Indiana Daily Student

‘What else do you want?’: Mike Woodson sold Trayce Jackson-Davis on one more year

<p>Then-freshman Trayce Jackson-Davis dunks the ball in the second half Nov. 16, 2019, at Simon Skjodt Assembly Hall. Jackson-Davis announced Friday on Twitter he was staying at IU for his junior season. </p>

Then-freshman Trayce Jackson-Davis dunks the ball in the second half Nov. 16, 2019, at Simon Skjodt Assembly Hall. Jackson-Davis announced Friday on Twitter he was staying at IU for his junior season.

When IU fired men’s basketball head coach Archie Miller on March 15, sophomore forward Trayce Jackson-Davis was ready to leave. 

He dominated the Big Ten this past season, averaging 19.1 points, 9 rebounds and 1.4 blocks per game, and was named first-team All-Big Ten and a third-team All-American selection. But after a disappointing season in which IU regressed from his freshman year, finishing 12-15 and missing the NCAA Tournament, Jackson-Davis felt it was time to move on.

“I was almost dead-set on entering the draft and then hiring an agent,” Jackson-Davis said at a press conference Friday.

Jackson-Davis said after the season the energy has been sucked out of the program.

Then on Sunday, IU hired its 30th head coach in program history, Mike Woodson, and everything changed for Jackson-Davis.

He said as soon as Woodson was hired, the team was rejuvenated with new positive vibes. Jackson-Davis said the team has gotten together this week for an open gym shootaround and is excited to be playing basketball again.

Coming from the NBA and being the former head coach of the Atlanta Hawks and New York Knicks, what Woodson could bring to the team intrigued Jackson-Davis. He wanted to meet and hear about Woodson’s plans for both the program and himself.

Jackson-Davis’ desire to meet was exactly what Woodson had hoped for. In an interview Tuesday with IU’s play-by-play announcer, Don Fischer, Woodson said he was going to beg Jackson-Davis to stay at IU.

Luckily for Woodson, he didn’t have to beg. Instead, he just had to do what sold Athletic Director Scott Dolson on hiring him: coach.

“The things that he really told me are the things that I did not want to hear,” Jackson-Davis said. “He told me what I needed to work on. He showed me clips of me playing, he showed me my missed shots, what I should have done in this situation and why I needed to take shots.”

The honesty Woodson gave in his evaluation was just what Jackson-Davis wanted. He said it was similar to the feedback his dad gives him, pointing out what needs to be improved on and not just focusing on the good.

After his conversation with Woodson, Jackson-Davis knew he wanted to return. 

But while the star sophomore may have been sold, Jackson-Davis’ parents weren’t so ready for him to return to Bloomington for one more year. Jackson-Davis said despite his 180-degree turn from wanting to enter the draft, his parents were still dead-set on him leaving for the NBA.

To convince his parents, Jackson-Davis got them to come down to Bloomington on Thursday to meet with Woodson. After a two-hour meeting, Jackson-Davis’ father asked for five minutes with his family away from the coach.

The discussion was short and to the point.

“You’re staying,” his father said.

Jackson-Davis announced his decision to return for his junior year Friday on Twitter.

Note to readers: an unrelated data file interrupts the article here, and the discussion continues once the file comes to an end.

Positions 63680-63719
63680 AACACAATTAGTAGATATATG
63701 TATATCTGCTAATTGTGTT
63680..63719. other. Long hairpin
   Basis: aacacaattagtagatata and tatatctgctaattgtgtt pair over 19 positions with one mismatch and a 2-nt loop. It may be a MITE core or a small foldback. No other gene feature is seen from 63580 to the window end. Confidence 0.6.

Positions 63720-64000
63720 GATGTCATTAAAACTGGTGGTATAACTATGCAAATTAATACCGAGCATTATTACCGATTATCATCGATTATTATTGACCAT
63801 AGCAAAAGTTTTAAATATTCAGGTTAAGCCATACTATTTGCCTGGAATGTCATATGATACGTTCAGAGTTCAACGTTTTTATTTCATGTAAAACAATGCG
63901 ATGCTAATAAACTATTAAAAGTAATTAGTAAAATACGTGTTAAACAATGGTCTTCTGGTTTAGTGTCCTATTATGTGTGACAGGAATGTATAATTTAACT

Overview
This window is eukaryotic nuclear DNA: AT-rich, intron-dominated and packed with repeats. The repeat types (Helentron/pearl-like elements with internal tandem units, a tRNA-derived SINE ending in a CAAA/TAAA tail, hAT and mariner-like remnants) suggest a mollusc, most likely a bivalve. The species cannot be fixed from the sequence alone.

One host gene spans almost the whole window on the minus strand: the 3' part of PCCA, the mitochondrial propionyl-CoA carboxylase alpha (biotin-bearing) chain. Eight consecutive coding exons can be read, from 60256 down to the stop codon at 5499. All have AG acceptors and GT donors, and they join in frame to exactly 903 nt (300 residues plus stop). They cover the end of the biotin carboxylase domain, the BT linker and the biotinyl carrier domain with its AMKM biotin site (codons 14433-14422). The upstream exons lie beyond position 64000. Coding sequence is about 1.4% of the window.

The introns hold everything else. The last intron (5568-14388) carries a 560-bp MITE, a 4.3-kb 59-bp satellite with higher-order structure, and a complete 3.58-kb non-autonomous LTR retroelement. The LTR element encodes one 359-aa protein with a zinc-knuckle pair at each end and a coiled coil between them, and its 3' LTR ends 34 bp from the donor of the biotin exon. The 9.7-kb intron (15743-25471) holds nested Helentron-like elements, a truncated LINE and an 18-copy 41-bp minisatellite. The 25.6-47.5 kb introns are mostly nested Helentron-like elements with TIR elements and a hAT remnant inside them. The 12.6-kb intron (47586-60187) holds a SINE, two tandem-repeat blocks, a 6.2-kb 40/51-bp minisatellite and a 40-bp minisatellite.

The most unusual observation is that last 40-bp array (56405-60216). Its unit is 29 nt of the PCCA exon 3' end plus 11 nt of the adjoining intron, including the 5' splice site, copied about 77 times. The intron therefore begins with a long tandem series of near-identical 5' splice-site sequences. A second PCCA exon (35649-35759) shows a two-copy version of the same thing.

With the decision to stay behind him, Jackson-Davis said his focus has shifted to improving the pieces of his game Woodson pointed out in their meeting. Two of the big ones were getting Jackson-Davis comfortable finishing with his right hand and extending his range with a consistent jump shot.

At the end of the 2019-20 season, Jackson-Davis said both using his right hand and developing a jump shot were two aspects he was prioritizing to take his game to the next level and become a more NBA-ready prospect. But when Joey Brunk was injured, forcing him to miss the entire season, Jackson-Davis had to play out of position as a center, limiting his ability to expand his skillset.

“[Woodson] told me that ‘We’re going to get your right hand going, and we’re going to get that right. And we’re going to get your jump shot right,’” Jackson-Davis said. “He wants me basically to shoot those shots in-game. If I don’t shoot them, he’s going to take me out of the game.”

Outside of his game, Jackson-Davis is also doing what he can to convince his teammates that haven’t made up their minds to stay.

Jackson-Davis said between the idea of playing in front of a packed Assembly Hall and Woodson’s more fast-paced, free-flowing offense, IU has the chance to be special next season. Hewants all of his teammates to be here to experience that.

“I really feel like there's no point to leave,” Jackson-Davis said. “I feel like all the necessary tools are right here at our disposal. We got an NBA coach coming in. I mean, what else do you want, if I’m being honest?”

After deciding to return to college for his junior year, Jackson-Davis has an opportunity to further cement his legacy at IU.

This season, Jackson-Davis became the first player since Yogi Ferrell in 2016 to be named to both the All-American and All-Big Ten teams in a single season.

“I want to get Indiana basketball back on track. That’s my goal,” Jackson-Davis said. “That’s why I came back because I believe in tradition. I believe what we have here is something special, and I want to be one of the reasons why. I don’t want to be someone who ran away when it was tough.”

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